Monday, January 19, 2009


Originally uploaded by randi brusokas!

Although I didn't really think about it while I was home, I spent a lot of my winter break pretty isolated. I kind of intended that, though; I intended to do a lot of thinking, which I did, and it was healthy I think. But when I look back at the past month, after being back at school and seeing some of my good friends again, I realized just how much I isolated myself.

Sure, I hung out with people at home. We had some really good times, and I spent some quality time with my friends, which I love. But at the end of the day, I was kind of alone with my thoughts, in a house where, although another person lived with me, I was literally separated from her by having my own room.

Now A is back and I enjoy our intermittent bursts of conversation. I chatted with L today, caught up on The Office with C yesterday, and went to the Met with S on Saturday. I'm excited to be around people again, as weird and recovering-sociopath-like that sounds.

However, I am not excited for the levels of stress this semester promises to bring. So much work lies ahead of me that I think I'm going to sit here and eat chocolate-hazelnut ice cream to let my mind drift.

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Saturday, January 10, 2009


I'm lost
Originally uploaded by Puss.In.The.Hood

I never really listen to music lyrics. Well, rarely. When the explosion of my music tastes occurred mid-high school and I bought a lot of CDs, I would make a point of sitting down to listen through the full albums with the jacket lyrics in front of me, so I could more easily memorize the words. But most of the time it became just that - memorization, and I hardly knew the stories and creations I was singing along to.

But lately I've been listening. I notice awe-inspiring metaphors, instead of just aurally pleasing cadences and chords. Don't get me wrong; the music part of music has and always will attract me. But I think I've been sadly blind to the lyrical potential of this beauty.

I am very grateful that Gala once linked these monthly mixes on Livejournal (you have to have an account and join the LJmixtape community to see and download, but it's worth it, if really only for this one girl's mixes). I love grand themes like that, and her musical mélanges are so wonderful. Here are some songs from her and some that, in general, are making me think lately.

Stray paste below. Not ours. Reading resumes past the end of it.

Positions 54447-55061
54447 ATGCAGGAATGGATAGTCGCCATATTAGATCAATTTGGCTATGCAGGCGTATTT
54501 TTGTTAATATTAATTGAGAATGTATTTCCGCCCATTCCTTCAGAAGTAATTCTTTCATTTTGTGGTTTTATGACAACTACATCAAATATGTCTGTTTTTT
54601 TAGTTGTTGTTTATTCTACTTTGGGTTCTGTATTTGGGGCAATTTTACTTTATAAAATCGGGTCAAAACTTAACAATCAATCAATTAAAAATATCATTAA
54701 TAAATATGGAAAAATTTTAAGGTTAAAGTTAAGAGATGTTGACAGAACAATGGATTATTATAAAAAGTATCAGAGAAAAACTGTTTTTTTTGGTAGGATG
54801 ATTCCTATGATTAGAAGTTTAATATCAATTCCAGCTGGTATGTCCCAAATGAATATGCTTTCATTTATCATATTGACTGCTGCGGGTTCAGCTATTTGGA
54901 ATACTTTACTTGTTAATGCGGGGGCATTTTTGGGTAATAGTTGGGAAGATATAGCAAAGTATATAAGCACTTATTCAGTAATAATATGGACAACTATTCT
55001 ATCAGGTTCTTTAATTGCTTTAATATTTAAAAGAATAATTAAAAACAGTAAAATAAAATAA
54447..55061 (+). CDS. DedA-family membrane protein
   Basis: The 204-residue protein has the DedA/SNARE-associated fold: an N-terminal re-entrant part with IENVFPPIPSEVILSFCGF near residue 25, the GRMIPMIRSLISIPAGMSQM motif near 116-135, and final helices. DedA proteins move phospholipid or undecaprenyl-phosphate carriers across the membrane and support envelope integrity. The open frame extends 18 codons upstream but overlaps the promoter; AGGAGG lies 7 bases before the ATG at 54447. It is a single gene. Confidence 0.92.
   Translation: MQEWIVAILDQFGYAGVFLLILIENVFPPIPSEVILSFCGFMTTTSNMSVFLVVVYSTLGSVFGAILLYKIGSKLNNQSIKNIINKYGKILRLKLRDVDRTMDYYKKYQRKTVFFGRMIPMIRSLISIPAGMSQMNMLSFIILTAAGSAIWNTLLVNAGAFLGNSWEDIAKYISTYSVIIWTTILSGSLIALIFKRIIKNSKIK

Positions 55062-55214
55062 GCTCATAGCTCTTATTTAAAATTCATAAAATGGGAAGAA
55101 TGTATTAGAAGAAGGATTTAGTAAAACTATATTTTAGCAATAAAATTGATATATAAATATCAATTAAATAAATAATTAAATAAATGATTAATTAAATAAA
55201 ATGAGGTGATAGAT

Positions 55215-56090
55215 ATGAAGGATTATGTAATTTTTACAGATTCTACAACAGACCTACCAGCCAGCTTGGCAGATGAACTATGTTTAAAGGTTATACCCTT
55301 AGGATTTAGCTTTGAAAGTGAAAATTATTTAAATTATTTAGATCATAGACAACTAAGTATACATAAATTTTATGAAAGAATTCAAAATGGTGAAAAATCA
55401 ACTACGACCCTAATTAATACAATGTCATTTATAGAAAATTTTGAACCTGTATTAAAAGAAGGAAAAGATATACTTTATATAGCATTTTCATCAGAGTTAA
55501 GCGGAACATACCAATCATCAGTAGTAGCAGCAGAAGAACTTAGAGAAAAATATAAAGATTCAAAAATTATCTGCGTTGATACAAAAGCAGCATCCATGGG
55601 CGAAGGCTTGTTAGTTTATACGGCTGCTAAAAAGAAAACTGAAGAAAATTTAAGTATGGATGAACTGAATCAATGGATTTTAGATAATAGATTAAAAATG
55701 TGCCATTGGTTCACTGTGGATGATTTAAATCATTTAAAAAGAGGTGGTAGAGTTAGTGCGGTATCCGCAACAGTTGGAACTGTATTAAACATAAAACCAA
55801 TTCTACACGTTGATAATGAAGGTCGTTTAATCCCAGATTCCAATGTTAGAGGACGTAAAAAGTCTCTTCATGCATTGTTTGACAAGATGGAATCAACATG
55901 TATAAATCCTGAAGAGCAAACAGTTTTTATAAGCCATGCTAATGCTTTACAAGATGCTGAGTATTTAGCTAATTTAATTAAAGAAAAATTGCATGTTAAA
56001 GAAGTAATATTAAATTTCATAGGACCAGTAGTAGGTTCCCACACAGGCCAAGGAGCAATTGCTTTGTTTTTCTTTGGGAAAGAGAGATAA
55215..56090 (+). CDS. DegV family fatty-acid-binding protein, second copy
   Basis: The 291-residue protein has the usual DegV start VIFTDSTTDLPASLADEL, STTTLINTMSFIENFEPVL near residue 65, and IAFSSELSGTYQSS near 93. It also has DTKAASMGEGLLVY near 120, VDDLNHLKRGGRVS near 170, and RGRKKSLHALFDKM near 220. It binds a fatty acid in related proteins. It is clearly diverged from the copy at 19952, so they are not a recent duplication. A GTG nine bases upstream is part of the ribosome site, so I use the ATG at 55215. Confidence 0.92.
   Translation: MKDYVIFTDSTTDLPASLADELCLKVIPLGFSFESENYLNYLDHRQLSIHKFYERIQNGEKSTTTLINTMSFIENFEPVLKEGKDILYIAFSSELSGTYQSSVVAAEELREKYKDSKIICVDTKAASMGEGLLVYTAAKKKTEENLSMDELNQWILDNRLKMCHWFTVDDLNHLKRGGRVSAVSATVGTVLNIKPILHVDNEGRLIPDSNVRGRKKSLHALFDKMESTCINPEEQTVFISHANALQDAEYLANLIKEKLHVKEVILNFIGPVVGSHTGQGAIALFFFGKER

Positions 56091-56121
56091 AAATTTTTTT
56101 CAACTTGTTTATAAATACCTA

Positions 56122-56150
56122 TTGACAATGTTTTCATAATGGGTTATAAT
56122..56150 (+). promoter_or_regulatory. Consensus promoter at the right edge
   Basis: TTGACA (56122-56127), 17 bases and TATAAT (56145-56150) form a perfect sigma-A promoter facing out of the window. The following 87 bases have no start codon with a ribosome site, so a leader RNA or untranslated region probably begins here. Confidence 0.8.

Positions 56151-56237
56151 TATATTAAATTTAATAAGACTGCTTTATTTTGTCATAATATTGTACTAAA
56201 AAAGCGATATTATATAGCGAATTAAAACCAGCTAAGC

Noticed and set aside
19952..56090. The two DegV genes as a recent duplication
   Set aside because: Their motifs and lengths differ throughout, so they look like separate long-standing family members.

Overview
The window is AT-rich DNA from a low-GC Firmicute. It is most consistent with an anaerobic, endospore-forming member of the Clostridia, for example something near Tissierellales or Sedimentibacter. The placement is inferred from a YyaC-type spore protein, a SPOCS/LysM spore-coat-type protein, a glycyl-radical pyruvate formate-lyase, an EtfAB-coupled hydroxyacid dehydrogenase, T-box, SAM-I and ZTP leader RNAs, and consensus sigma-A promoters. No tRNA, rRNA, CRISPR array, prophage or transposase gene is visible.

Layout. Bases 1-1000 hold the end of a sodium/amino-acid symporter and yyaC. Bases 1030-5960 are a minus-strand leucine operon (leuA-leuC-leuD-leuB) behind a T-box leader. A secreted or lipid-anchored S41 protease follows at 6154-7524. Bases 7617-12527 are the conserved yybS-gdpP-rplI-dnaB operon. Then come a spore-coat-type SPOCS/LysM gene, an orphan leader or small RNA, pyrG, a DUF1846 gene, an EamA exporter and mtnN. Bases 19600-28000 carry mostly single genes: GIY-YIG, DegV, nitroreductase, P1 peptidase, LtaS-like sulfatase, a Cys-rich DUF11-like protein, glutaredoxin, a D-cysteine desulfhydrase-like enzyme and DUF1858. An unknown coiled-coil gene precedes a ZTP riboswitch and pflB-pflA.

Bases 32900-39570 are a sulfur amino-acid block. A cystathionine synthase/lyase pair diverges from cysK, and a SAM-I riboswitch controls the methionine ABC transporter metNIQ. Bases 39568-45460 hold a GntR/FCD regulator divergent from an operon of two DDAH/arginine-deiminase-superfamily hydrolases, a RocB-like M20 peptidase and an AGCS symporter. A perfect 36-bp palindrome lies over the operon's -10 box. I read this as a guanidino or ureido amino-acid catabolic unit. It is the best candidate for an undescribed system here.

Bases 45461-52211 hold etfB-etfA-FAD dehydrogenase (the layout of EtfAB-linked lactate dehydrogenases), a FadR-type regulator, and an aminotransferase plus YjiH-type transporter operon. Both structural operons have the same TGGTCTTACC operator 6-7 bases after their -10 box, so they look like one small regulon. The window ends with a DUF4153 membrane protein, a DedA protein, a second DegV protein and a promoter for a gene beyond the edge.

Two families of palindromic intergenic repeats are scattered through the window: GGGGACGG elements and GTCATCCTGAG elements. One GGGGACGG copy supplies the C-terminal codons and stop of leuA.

Unusual - Stacy Clark

Wheels - John Mayer

Black and gold radio1 live lounge - Sam Sparro

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Monday, January 5, 2009


The magic umbrella
Originally uploaded by KarensJilly

It's funny how every day can have a different character. Sometimes we don't see it, because we let monotony get the best of us, but I think I'm noticing it more now that I don't have many responsibilities to worry about, because of break.

For example, yesterday I didn't shower and didn't get dressed all day. I was generally feeling like a disgusting, dirty human being because of this and because my friends are all leaving me to go back to school. Not to mention PMS. (Yay TMI!) But the entire quality of my day changed when I looked at my phone around 5:30 - the first time I had bothered to do so all day - and had a text from my friend L (who I had thought was already back at school) asking if I wanted to get Chipotle for dinner. I was elated by a) the idea of getting out of the house and b) the surprise of knowing she was still in town when I thought I was all alone! I called her back and we had a very adventurous dinner time eating our burrito bols up at a makeout point at Tilden Park haha. There was a great view, a wild fox, and some creepy guys smoking pot who tried to get us to roll down the window to talk to them, but we left at that point...

Today has been a pretty relaxed day, in comparison. I've spent some time thinking about how silly it is to separate the ideas of a fun, frivolous life and the mundane parts of life like worrying madly about money (which I am actually doing, unfortunately). "Real life" tends to be what I call that mundane part of my existence, and the fun, introspective side is too often deemed unrealistic. But both are real, sometimes too much so.

For example, I went to my grandfather's house today, where a piano lives, to try my hand at the keys after what is surely years of not playing seriously. I just played. I played arpeggios and old pieces, and my motor memory strained pathetically to re-create the chords and phrases. It was good for me, but very frustrating, very real.

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Thursday, January 1, 2009


Waiting from RhiannonDaire

As the new year begins and I return from a cozy party with friends, I click through a bunch of blogs. They catalog resolutions, antiestablishmentarian rejection of resolutions, self-help strategies, and a slew of advice that, when taken in all at once, is pretty useless. But through it all, an especially warm-hearted, apparently timeless old sentiment from Neil Gaiman stands out to me:

May your coming year be filled with magic and dreams and good madness. I hope you read some fine books and kiss someone who thinks you're wonderful, and don't forget to make some art -- write or draw or build or sing or live as only you can. And I hope, somewhere in the next year, you surprise yourself.

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